ABSTRACT: There is no clear consensus about which therapies should be used for the various underlying pathologies that lead to patellofemoral problems. The major distinction in classification is between patellofemoral compression syndrome and patellofemoral instability. Patients with the former are concerned primarily with pain; those with the latter have instability or pain or both. Patellar pain may manifest in the parapatellar area or radiate to the back of the knee. Persons' differing activity and conditioning levels may lead to patellofemoral pain variability. Patients with patellar instability include those with recurring frank patellar dislocations and those with symptoms of subluxation. Patients who have patellar instability present with tears of the medial patellofemoral ligament; this is the "essential lesion" for patellar dislocation. (J Musculoskel Med. 2008;25:297-300)
Many classification systems have been devised to help clinicians, both surgeons and nonsurgeons, understand and properly address patellofemoral dysfunction. However, no system has become uniformly accepted. As a result, there is no clear consensus about which therapeutic measures should be used for the various underlying pathologies that lead to patellofemoral problems.
In our opinion, grouping patients with patellofemoral dysfunction according to treatment strategy produces the most practical classification system. The major distinction to be made is between patellofemoral compression syndrome and patellofemoral instability.
Patients with patellofemoral compression syndrome present primarily with pain. They tend to have tight tissue that leads to excessive pressure between the patella and trochlea. Patients usually are treated with nonoperative measures, although operative procedures may be indicated.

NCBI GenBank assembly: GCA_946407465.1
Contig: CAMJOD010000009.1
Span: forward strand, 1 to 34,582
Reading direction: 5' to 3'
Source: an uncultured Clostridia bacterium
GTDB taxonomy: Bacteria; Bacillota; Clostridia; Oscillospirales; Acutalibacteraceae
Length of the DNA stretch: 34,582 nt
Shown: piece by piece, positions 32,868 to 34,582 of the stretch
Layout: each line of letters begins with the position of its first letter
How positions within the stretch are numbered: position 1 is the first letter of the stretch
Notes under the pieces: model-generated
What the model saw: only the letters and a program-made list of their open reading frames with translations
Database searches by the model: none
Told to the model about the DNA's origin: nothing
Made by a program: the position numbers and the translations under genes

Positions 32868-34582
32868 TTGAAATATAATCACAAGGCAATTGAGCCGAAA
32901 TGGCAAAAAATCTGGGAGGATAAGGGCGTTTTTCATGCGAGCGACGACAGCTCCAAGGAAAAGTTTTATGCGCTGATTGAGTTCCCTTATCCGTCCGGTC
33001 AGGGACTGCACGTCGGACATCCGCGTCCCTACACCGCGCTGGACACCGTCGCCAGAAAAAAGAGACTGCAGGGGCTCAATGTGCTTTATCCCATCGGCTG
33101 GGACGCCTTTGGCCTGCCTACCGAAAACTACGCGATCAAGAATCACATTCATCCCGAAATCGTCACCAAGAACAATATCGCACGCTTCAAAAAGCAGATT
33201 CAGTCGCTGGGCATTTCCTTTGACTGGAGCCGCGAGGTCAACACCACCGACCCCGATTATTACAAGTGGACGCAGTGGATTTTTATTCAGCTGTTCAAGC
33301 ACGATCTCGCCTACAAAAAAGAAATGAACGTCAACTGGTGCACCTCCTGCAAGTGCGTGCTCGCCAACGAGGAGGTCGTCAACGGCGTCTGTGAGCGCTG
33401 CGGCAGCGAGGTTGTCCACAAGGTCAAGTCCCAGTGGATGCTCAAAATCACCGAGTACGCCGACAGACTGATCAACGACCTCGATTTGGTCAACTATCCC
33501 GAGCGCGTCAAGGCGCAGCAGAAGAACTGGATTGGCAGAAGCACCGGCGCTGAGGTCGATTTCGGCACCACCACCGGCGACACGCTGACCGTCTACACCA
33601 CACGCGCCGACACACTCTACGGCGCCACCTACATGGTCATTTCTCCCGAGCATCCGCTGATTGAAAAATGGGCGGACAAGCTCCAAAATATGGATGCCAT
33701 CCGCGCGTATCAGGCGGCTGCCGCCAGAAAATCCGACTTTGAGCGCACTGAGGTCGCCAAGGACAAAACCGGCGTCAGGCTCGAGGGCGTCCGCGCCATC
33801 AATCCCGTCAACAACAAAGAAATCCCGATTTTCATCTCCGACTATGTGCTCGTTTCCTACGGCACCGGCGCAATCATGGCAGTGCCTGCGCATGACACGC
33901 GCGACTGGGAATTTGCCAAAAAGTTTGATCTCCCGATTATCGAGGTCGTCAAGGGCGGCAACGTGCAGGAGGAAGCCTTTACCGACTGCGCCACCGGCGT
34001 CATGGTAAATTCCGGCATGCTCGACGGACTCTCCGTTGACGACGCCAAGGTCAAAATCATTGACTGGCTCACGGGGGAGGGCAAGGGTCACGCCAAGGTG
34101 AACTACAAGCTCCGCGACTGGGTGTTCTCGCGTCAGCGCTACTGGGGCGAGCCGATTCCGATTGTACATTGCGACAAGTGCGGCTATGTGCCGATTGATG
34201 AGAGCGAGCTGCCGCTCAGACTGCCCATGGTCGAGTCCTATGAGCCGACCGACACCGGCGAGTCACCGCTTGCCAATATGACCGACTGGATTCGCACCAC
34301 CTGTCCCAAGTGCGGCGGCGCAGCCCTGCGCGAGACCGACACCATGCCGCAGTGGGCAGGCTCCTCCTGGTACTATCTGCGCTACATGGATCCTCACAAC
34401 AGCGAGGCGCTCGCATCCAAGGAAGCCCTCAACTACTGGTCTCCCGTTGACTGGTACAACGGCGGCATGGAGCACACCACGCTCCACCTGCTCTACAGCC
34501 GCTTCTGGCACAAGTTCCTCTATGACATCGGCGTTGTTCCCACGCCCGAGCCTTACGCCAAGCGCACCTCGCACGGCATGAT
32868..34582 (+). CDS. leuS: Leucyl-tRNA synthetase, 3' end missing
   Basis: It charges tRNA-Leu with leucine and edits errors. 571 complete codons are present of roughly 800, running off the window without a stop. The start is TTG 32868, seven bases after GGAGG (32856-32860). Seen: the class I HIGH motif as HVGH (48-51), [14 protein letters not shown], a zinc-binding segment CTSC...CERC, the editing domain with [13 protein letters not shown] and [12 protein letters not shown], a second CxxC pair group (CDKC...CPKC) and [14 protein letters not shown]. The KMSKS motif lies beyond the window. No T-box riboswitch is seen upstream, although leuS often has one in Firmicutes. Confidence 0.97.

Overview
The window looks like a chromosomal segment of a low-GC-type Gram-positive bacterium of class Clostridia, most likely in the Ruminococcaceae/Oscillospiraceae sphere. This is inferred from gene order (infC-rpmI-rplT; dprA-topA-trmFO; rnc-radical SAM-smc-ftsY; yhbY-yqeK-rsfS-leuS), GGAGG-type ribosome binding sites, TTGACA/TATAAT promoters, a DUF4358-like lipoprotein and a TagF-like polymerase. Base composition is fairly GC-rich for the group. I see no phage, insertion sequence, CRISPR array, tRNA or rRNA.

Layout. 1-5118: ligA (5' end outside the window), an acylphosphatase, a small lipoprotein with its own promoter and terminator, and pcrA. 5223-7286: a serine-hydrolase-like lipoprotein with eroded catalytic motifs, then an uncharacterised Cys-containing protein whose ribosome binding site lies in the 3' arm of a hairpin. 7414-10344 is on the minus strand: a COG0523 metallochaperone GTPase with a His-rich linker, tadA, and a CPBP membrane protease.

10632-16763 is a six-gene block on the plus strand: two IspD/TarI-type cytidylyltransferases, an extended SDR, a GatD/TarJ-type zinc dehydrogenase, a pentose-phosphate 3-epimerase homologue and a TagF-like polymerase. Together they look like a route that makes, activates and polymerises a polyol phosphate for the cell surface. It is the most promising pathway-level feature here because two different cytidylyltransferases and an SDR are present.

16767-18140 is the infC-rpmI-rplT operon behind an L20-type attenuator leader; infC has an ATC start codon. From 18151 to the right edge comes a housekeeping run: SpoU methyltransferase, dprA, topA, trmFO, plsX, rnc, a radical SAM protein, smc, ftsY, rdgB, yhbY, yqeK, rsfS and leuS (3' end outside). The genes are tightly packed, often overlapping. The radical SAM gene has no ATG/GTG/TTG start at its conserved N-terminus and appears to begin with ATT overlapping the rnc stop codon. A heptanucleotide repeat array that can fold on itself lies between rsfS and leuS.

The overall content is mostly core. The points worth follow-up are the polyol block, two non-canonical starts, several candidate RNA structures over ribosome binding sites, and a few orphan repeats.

Patients with patellofemoral instability complain of instability or pain or both. Instability concerns may manifest as frank patellar dislocation or may be more subtle (eg, a patient with subluxation may feel the knee cap "slip and slide"during activities).Pain complaints are similar to those made by patients who have patellofemoral compression syndrome. First-time dislocation typically is managed nonoperatively if there is no loose body or osteochondral lesion; recurring instability is more likely managed with surgery.
This 3-part article discusses the diagnosis and management of patellofemoral pathology. In this first part, we describe the biomechanics of patellofemoral dysfunction and classification of problems for determining proper treatment. The second part, to appear in a later issue of this journal, will focus on the physical examination. In the third part, we will review various approaches to treatment.
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